Author(s): Popescu, Diana I.
Date: 2017
Author(s): Kelso, Michelle
Date: 2013
Abstract: While Holocaust education has been mandatory in Romanian schools for over a decade, educators do not necessarily teach about it. Distortion and obfuscation of Romanian Holocaust crimes during the communist and transition periods means that teachers, like the majority of Romanians, know little about their country’s perpetration of genocides. From 1941 to 1944, the Romanian regime transported part of its Jewish and Romani populations to death camps in Transnistria, where over 200,000 Jews and over 10,000 Roma were killed. Under communism, blame for genocides was placed solely on Nazi Germany, thereby absolving Romanian perpetrators. Post-communism, the official narrative has slowly come under scrutiny, allowing for a restructuring of World War II history to incorporate the deportations and deaths of the country’s Jews and Roma. Ignorance about the Holocaust and prejudice about the minorities affected are at the root of non-compliance in teaching. This is especially the case for the Roma, who are the largest minority in Romania and face continued marginalization and discrimination. In this paper, I focus on cognitive barriers that many history and civics teachers have regarding teaching about the victimization of the Roma minority. These barriers are intrinsically tied to acceptance of new narratives of the Holocaust and reconfigurations of ethnic identities in post-socialist Romania where pressures from the European Union and the USA, among others, have pushed for critical examination of past atrocities in order to strengthen democratic processes.
Author(s): Bunyan, Anita
Date: 2016
Abstract: The recent Eurozone crisis and the outbreak of political and populist Euroscepticism pose an unprecedented challenge to advocates of the post-war ‘Idea of Europe’. In the United Kingdom and France, some of the most eloquent and impassioned defences of ‘Europe’ have been penned by Jewish intellectuals. The historian Walter Laqueur, the philosopher Bernard-Henri Levy and journalists such as David Aaronovich, for example, have all rallied to the cause of ‘Europe’. This article will focus on the responses of Robert Menasse and Henryk Broder, two Jewish intellectuals from Austria and Germany, who have recently published powerful reflections on the European idea. Menasse’s polemic of 2012, Der Europäische Landbote (The European Courier), defends the idea of Europe as a ‘Friedensprojekt’, or ‘peace project’, and the European Union as an institutional antidote to the destructive power of nationalism and the self-interest of the nation-state. Broder’s bestselling book of 2013, Die letzten Tage Europas: Wie wir eine gute Idee versenken (The Last Days of Europe: How we are Scuppering a Good Idea), embraces ‘European values’ but launches a critique of a European Union which stifles pluralism and critical debate. This paper analyses how Menasse and Broder define the idea of ‘Europe’ and argues that, despite their differences, in form and content, the work of Menasse and Broder draws on a common tradition of enlightened cosmopolitanism as well as informs the renewed academic debate in the humanities and social sciences about the place of ‘cosmopolitanism’ in our global world.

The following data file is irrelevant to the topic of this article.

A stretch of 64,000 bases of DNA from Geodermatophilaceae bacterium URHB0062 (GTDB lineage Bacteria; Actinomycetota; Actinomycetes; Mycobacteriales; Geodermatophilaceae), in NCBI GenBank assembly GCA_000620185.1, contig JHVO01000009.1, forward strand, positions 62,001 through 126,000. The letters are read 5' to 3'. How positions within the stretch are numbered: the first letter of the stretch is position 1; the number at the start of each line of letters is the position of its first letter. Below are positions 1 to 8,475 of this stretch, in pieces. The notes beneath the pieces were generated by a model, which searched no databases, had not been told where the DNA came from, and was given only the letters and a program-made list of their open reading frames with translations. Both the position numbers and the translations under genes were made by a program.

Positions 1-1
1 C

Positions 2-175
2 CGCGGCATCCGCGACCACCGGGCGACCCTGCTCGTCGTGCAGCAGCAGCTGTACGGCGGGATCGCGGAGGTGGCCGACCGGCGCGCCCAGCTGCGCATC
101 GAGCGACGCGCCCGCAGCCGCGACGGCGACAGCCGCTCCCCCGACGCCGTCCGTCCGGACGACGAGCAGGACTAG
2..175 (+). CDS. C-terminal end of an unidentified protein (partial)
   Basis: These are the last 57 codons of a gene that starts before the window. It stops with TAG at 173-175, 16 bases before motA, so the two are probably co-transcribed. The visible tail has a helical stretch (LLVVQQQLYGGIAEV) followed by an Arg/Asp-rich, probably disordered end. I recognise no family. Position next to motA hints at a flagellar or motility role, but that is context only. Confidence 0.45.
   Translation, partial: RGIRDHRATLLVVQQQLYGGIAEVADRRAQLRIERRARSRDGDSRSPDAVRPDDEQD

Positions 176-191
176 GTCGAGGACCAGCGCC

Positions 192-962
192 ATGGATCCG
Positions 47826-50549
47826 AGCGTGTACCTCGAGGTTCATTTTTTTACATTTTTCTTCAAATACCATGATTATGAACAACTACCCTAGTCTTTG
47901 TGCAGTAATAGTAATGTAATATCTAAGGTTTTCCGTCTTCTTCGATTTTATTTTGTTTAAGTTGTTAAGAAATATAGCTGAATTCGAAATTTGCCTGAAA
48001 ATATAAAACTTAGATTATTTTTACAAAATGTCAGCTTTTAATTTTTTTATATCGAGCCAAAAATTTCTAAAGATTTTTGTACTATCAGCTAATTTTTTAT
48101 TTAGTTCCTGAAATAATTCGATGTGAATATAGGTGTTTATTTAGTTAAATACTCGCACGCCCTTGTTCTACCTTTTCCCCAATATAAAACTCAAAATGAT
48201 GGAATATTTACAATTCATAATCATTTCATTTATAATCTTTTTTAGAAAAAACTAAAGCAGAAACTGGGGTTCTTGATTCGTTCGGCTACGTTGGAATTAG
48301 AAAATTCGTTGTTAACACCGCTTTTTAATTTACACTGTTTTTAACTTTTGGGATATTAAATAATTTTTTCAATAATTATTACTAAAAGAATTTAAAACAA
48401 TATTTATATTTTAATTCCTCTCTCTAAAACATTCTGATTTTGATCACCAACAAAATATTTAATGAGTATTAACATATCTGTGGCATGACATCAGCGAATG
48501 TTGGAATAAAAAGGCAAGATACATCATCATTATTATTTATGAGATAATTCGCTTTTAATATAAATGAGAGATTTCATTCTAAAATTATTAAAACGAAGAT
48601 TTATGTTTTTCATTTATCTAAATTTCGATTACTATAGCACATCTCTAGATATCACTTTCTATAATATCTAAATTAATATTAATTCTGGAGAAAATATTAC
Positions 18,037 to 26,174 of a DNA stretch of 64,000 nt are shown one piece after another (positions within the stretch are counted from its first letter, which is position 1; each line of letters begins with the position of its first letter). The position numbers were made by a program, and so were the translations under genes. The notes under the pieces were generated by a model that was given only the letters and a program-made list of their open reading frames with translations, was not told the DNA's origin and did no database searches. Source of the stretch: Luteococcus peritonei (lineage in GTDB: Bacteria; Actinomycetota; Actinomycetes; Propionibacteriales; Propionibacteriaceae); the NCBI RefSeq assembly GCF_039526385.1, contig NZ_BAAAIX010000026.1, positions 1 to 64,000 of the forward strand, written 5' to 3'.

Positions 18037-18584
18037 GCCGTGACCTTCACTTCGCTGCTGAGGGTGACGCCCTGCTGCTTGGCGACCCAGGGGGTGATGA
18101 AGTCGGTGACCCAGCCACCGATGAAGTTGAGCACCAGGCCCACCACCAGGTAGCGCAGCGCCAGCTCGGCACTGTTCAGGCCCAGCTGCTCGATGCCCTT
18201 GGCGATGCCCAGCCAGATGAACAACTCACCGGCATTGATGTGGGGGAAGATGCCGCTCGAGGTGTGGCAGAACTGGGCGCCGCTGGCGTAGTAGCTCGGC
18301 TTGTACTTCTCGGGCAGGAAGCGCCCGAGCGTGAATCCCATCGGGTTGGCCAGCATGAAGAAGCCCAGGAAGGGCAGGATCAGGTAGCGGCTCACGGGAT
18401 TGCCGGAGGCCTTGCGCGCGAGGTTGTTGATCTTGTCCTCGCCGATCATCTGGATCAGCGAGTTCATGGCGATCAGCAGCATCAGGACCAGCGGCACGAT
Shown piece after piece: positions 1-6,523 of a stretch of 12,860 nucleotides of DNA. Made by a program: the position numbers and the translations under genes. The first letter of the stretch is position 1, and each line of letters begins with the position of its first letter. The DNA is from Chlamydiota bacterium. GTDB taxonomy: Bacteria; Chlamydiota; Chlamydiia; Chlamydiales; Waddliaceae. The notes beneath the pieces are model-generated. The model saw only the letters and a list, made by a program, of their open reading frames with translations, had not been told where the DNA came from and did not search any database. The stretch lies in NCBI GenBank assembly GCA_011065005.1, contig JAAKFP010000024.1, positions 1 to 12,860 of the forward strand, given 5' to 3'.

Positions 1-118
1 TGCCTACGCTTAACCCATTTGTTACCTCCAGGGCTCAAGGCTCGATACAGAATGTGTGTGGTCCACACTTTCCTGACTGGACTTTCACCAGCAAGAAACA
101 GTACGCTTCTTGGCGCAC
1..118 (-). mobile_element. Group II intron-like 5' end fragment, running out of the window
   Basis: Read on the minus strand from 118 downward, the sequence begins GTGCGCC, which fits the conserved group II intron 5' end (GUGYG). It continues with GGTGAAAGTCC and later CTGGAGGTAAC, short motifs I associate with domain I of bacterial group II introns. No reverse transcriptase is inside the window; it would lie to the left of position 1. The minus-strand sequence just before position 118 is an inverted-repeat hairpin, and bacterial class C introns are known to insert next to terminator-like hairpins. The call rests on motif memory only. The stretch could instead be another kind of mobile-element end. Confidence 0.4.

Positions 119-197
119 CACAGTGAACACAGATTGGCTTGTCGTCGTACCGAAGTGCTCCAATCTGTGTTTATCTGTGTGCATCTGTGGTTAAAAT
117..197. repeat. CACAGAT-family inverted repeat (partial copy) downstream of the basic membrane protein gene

Date: 2022
Author(s): Sutcliffe, Adam
Date: 2024
Abstract: This article focuses on the rise of anti-antisemitic discourse in Britain over the past fifteen years. It explores the relationship between the increasingly emotional tone of public discourse in Britain and other western countries and the miring of anti-antisemitism in dynamics of competitive victimhood and ethnic antagonism. The development of this dynamic is traced from the bitter arguments over the representation and reporting of the Palestine/Israel conflict at the time of the Israeli ground assault in the Gaza Strip in early 2009 – with special attention to Caryl Churchill’s short play Seven Jewish Children – through to recent anti-antisemitic interventions such as David Baddiel’s bestselling polemic Jews Don’t Count (2021) and Jonathan Freedland’s verbatim play recently staged at London’s Royal Court Theatre (2022). These interventions, the article shows, call for the ‘normal’ treatment of anti-Jewish prejudice while simultaneously appealing on exceptionalist grounds for public sympathy with Jewish perceptions of antisemitism. The exceptional moral authority widely accorded to anti-antisemitism has made the cause an attractive one for those who resent what they believe to be the unwarranted priority accorded to non-white victimhood. Various forms of anti-antisemitism, such as Baddiel’s, have thus become front-line arguments in shrill culture-war tussles suffused with intellectual confusion and racially tinged rhetorical combat. This racialization, politicization and emotionalization of anti-antisemitism has reached new heights, the article concludes, following the outbreak of war between Israel and Hamas in October 2023.